As mentioned in this post, I’m sharing Stories From Scarborough with Salford – the city in which I studied for my arts degree – before I move to Scarborough next week. As an industrial city, miles away from the sea, Salford may not seem an obvious choice, but the University of Salford Degree Show (part of the 2014 Create@Salford Festival) offered a good opportunity to test out the project.
For this event, which opened on Thursday June 12th, I presented two pieces of art.
1) The Chairlift
Above: Suspended chairlift exhibit (Copyright: Stories From Scarborough)
You can read this post to find out more about the chairlift and its construction, but in short, it was originally designed as a costume, to be worn during a proposed performance in Scarborough. Having not yet figured out the logistics of this operation yet (including transportation of the chairlift, and someone to document the performance etc) I instead decided to exhibit the object as an installation; the balloons representing the airborne inclinations of the makeshift vehicle.
However. It just didn’t work very well. Not all art ‘works’ – but mistakes are all part of the process; part of learning how best to communicate an idea. Next time I’ll be wearing, rather than suspending this awkward chairlift structure.
The show contains some excellent work by fellow students, and closes at the end of today.
2) The Sandcastle Performance
In this post I explain the relevance of sandcastle building to Stories From Scarborough, and I developed some of these ideas into a short, public performance. This took place in a purpose built perspex box, located in the piazza opposite the BBC in MediaCityUK.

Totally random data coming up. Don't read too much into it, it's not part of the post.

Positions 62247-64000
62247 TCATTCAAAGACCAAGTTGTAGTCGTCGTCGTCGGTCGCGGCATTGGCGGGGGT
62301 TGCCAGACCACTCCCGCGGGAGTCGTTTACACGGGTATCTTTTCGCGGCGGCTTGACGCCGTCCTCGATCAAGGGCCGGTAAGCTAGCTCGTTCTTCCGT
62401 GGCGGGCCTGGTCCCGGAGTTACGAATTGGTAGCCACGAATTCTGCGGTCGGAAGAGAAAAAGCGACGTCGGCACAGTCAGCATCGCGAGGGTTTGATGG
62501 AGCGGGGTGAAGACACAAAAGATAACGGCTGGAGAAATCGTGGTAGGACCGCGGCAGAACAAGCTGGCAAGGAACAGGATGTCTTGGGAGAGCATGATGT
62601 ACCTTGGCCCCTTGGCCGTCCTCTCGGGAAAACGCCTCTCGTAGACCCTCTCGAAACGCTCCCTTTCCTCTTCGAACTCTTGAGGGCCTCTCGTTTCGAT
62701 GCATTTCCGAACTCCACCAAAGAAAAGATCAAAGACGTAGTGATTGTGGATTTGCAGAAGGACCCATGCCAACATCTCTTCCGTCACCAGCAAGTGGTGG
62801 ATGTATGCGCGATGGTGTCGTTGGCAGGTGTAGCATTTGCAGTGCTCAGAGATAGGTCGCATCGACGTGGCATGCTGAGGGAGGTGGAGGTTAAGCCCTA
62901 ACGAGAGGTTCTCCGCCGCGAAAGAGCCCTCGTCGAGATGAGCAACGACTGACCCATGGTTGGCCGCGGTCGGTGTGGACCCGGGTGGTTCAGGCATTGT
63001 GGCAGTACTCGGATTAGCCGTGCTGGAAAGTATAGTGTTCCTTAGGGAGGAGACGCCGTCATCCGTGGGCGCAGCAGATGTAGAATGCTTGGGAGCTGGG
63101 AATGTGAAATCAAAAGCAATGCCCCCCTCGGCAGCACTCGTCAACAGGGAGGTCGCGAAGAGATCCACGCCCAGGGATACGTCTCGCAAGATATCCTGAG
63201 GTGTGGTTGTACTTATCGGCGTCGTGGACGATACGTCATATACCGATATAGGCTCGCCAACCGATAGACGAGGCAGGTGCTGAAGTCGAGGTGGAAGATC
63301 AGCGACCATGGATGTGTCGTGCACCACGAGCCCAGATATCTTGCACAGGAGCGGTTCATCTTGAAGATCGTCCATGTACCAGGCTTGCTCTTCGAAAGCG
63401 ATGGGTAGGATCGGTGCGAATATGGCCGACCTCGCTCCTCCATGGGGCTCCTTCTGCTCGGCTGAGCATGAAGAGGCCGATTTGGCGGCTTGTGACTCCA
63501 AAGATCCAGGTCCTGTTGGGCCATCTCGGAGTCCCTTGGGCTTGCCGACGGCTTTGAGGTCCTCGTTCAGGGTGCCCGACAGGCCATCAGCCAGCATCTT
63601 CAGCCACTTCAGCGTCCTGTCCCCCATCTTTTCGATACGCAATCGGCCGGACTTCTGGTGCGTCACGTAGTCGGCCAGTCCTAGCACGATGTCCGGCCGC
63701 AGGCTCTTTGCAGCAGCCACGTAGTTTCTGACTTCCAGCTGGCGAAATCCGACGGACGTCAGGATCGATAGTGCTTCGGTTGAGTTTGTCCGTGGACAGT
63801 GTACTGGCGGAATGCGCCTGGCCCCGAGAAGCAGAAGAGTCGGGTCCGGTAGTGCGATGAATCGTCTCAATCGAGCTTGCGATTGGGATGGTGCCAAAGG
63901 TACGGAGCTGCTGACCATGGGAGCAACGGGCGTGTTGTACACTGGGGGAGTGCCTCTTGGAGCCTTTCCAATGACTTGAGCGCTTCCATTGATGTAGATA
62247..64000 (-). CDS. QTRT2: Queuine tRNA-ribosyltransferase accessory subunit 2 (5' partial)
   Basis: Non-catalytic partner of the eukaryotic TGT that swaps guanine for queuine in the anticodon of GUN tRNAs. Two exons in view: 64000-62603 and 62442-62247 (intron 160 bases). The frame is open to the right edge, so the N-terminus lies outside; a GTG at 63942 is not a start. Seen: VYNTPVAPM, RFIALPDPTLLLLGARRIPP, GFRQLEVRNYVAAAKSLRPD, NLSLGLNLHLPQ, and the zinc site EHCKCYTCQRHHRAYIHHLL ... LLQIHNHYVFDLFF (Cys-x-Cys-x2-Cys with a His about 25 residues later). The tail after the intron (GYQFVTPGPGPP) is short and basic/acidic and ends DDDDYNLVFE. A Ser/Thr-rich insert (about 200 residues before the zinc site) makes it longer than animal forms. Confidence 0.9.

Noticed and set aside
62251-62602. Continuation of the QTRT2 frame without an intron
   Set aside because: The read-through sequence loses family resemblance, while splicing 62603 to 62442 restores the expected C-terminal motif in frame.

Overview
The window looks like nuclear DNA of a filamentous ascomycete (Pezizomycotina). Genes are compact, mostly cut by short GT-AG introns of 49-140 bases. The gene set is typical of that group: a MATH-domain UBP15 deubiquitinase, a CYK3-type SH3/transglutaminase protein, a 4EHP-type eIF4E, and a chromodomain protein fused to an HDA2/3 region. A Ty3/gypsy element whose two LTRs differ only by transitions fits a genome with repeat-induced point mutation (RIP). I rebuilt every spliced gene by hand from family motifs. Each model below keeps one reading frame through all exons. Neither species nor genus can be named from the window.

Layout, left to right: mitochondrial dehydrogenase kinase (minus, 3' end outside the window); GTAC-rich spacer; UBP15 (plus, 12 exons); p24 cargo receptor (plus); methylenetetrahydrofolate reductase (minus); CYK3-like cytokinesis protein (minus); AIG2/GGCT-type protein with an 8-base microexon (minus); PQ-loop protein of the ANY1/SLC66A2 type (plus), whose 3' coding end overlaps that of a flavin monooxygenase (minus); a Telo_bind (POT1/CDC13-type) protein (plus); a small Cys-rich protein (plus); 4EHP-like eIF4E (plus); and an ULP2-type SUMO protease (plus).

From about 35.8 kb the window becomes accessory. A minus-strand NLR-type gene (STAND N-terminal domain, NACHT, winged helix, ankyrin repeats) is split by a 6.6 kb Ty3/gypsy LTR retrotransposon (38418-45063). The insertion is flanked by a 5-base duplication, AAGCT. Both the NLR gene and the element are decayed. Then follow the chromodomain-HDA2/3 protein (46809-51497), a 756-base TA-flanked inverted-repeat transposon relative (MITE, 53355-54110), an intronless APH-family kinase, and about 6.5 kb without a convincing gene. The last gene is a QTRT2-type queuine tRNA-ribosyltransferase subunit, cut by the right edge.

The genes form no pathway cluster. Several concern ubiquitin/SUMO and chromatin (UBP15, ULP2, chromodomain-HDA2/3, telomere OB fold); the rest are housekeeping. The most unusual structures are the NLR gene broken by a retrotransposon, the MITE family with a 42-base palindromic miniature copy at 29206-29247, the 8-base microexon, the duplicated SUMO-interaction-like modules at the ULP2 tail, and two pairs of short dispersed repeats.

Above: Performing in the perspex box (Copyright: Stories From Scarborough)
Nicknamed the Create Cube , the structure was designed to accommodate a range of performances and installations throughout the Create@Salford Festival. It reminded me of a similar (but much older) structure on Peasholm Lake, which I’d love to perform in one day.
Above: The bandstand on Peasholm Lake (source)
Nonetheless, with Salford Quays in sight (this is the nearest you’ll get to a beach in the Greater Manchester area), the space felt appropriately summery; rather like a bandstand, and a suitable place to build some sandcastles.
Above: Building sandcastles whilst dressed as a child (Copyright: Stories From Scarborough)
I chose to assume my child persona, and my costume drew a few strange looks from suited workers enjoying their lunch in the nearby gardens (which, quite appropriately, were covered in deckchairs). The weather too was favourably sunny, although perhaps too warm for performing in a box!
Above: No deck chairs for me – there was hard work to be done! (Copyright: Stories From Scarborough)
Like the sandcastles I had practiced at home, these were crumbling mounds, decorated with flags and labels, both denoting the former attractions this project is investigating.
Above: Sandcastles with a Scarborough significance (Copyright: Stories From Scarborough)
In this case I also added a few extra special ingredients, including genuine Scarborough sand and seawater collected during a visit earlier in the week. And some gold glitter.
Above: Pouring Scarborough water from a specially labelled bottle (Copyright: Stories From Scarborough)
In a case of art mimicking life, the sandcastles (representative of former attractions) were systematically destroyed then rebuilt before eventually being cleared away.
Above: The destruction begins (Copyright: Stories From Scarborough)
Below: Rebuilding (Copyright: Stories From Scarborough)
Naturally there were other subtle details involved, and I’ve not described every aspect of the performance here, especially since I hope to repeat and develop it in Scarborough at some point. You can see more pictures here.
The chairlift, on the other hand, will now become a costume, as originally intended; providing I can find a way to transport it to Scarborough.
Now I’ve got less than a week left in Manchester (or more accurately, the nearby Peak District, where I’m currently staying), before I move to Scarborough. You can expect lots more from Stories From Scarborough then – both in terms of art and research. Exciting times ahead…